Isaiah Wright enjoys looking back on the first time he met Roberto Bergersen. The feeble second- grader was in awe that a professional basketball player was standing in the same gym as him.
Wright, now an incoming junior at Borah High, never could have imagined that Bergersen would end up serving a vital role in his life.
I think of him as like a second dad, Wright said. In basketball he helped me a lot with my shot and working out. He also helps me stay humble and pushes me to get better. Basically, he is always there for me.
Many share Wrights story. Bergersen is the face of the youth basketball scene in the Treasure Valley. Between his clinics, camps, academies and traveling teams, Bergersen impacts the lives of hundreds of kids annually. Under his guidance, children learn the fundamentals of basketball. Furthermore, they follow in the footsteps of a man that has committed his life to being a positive influence to youth.
Bergersen took a long, interesting path before settling in Boise. He was a McDonalds All-American and one of the most touted recruits in the state of Washington as a senior. He played in 22 games as a freshman at the University of Washington, but decided to transfer after disagreements with his coach. During a hectic 12-month period, Bergersen attended Midland Junior College (Texas), College of Southern Idaho and Highline Community College (Washington).
I had a long road and there was a lot of stuff in between, it wasnt the easiest road but it was necessary, Bergersen said. I had to go through struggles to mature and grow up.
Although Bergersen knew he could compete at the college level, college coaches werent convinced. He needed to find a coach that trusted him.
He followed his former high school coach, Ed Boyce, who became an assistant coach at Boise State. Bergersen joined the Broncos for the 1996-1997 season. For the next three years, Bergersen produced one of the most prolific careers in Boise State history, averaging 17.3 points per game.
This was a deal when I realized this was someone I could trust, Bergersen said. I had been to three different schools (in one year) and I was kind of lost, knowing there was someone there I could trust was an easy decision for me.
Bergersen was a second-round selection by the Atlanta Hawks in the 1999 NBA Draft. His draft rights were traded to the Portland Trail Blazers. For the next 10 years, Bergersen pursued his dream to play in the NBA. This journey included three NBA training camps, three stints with the Idaho Stampede of the NBA Development League and nine international teams in six countries.
Meanwhile, in the offseason he began to host youth summer camps in Boise. As the camps began to increase in popularity, Bergersens priorities began to shift. While coaching his sons U12 basketball team, he realized it was time to step down as a player at age 35 in 2009.
My days and nights were trying to figure what I could do to make them better more than what I could do to make myself better, Bergersen said. And that was basically telling me to move on. I found something in my life that was more important.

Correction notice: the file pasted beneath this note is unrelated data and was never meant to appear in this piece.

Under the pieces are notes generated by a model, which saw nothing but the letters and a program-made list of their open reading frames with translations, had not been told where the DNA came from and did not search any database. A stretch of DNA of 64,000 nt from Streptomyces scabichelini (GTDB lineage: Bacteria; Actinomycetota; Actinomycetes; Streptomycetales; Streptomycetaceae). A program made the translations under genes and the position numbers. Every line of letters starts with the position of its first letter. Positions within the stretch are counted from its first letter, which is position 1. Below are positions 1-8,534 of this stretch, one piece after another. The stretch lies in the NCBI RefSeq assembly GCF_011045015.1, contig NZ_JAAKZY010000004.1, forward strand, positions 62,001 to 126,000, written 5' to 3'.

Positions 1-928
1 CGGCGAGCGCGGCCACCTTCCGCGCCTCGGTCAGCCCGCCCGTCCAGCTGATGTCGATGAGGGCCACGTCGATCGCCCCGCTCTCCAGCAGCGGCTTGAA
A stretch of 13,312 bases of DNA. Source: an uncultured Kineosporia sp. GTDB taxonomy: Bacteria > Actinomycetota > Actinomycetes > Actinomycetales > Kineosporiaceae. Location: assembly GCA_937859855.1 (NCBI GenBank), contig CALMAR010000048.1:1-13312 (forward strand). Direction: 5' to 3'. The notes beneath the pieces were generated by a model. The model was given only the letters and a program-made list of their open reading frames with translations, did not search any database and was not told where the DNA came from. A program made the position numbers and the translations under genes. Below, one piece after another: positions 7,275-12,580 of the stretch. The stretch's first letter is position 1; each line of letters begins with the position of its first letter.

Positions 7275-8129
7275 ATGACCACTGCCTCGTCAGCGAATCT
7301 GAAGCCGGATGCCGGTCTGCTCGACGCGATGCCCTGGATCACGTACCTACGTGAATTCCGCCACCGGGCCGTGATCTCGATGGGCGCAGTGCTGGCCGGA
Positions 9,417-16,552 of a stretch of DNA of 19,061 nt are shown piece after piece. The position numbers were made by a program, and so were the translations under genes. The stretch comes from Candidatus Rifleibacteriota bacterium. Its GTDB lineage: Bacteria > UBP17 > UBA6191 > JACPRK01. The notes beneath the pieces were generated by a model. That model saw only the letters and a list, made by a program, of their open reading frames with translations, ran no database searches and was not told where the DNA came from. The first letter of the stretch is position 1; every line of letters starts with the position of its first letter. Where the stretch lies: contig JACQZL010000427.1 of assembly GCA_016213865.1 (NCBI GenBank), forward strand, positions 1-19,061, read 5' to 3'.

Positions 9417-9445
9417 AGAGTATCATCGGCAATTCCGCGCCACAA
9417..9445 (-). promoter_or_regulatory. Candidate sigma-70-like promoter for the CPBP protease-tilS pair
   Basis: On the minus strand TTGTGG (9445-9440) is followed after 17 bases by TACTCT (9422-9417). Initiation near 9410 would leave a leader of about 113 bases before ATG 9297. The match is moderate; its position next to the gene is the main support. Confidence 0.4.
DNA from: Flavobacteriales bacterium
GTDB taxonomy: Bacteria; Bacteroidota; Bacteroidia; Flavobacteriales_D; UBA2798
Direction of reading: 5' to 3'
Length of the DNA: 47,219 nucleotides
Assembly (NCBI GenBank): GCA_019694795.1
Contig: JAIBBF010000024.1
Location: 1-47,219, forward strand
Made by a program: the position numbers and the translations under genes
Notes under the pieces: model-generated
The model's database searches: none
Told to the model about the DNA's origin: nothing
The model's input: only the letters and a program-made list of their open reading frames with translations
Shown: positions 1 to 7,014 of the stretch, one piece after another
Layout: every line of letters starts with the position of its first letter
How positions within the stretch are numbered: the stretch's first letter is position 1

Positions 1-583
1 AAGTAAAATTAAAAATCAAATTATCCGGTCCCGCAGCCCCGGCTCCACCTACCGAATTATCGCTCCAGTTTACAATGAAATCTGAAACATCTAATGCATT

Bergersen launched his first basketball camp in 2002, Roberto Bergersens Hoop Dreams Camp. Along with Boyce, they hoped to bring prominence and accessibility to basketball in the Treasure Valley.
We did summer camps and tried to make a difference, said Bergersen. We noticed the basketball culture in Boise wasnt at a high level, and we were hoping to change that culture a little bit by doing summer camps.
It began with camps, but quickly expanded to academies, which were lengthy camps that had between eight to 12 sessions. From there, the students who were enrolled in the academies wanted to compete in out-of-state tournaments, which led to the creation of travel teams. The program continued to grow with the expansion of childrens clinics.
In 2007, Bergersen, Boyce and Ben Reed, a local AAU basketball director, created the official Hoops Dream Basketball Club. Bergersen oversees all operations as the current director. Hoop Dreams Basketball Club offers programs for children of all ages from Lil Dreamers clinics for kindergarteners to traveling high school teams, featuring premier prep talent in the valley.
Bergersen is also the head coach for the eighth-grade and fifth-grade boys teams, where his two oldest sons play. Although Bergersen spends much of time as director and coaching two teams, he manages to find time to make an impact on every kid in the program.
Robertos passion for the kids you can never question, said Kelly Terashima, whose two sons are Hoop Dreamers. He has had a huge impact. Both of our boys have learned life lessons from him. Where Roberto sets himself apart is he always has an open door. He teaches them a lot of self-discipline.
Hoop Dreams serves between 400 to 500 kids annually, making it the largest youth basketball club in the state. Considering it has been an official club for only five years, that number could continue to grow. For Bergersen, being a part of Hoop Dreams provides much more than learning the fundamentals of basketball.
I hope we can provide more opportunities and basketball experiences for kids in the valley, Bergersen said. If more kids can have basketball experiences, the more they will learn about themselves and life. I know that for a fact. I know that is what basketball can provide. I learned that first-hand.
Through Hoop Dreams, Bergersen is creating stability for the youth, the exact thing he was missing. After going to four colleges in two years, Bergersen was lost. He needed a place that provided an opportunity to grow. Bergersen found it in Boise.
The community of Boise has been great to me, Bergersen said. Having three years to come and have stability, Boise gave me a lot. I am glad I can be a part of the community and I am glad it helped me. It is reciprocal. That is how life works.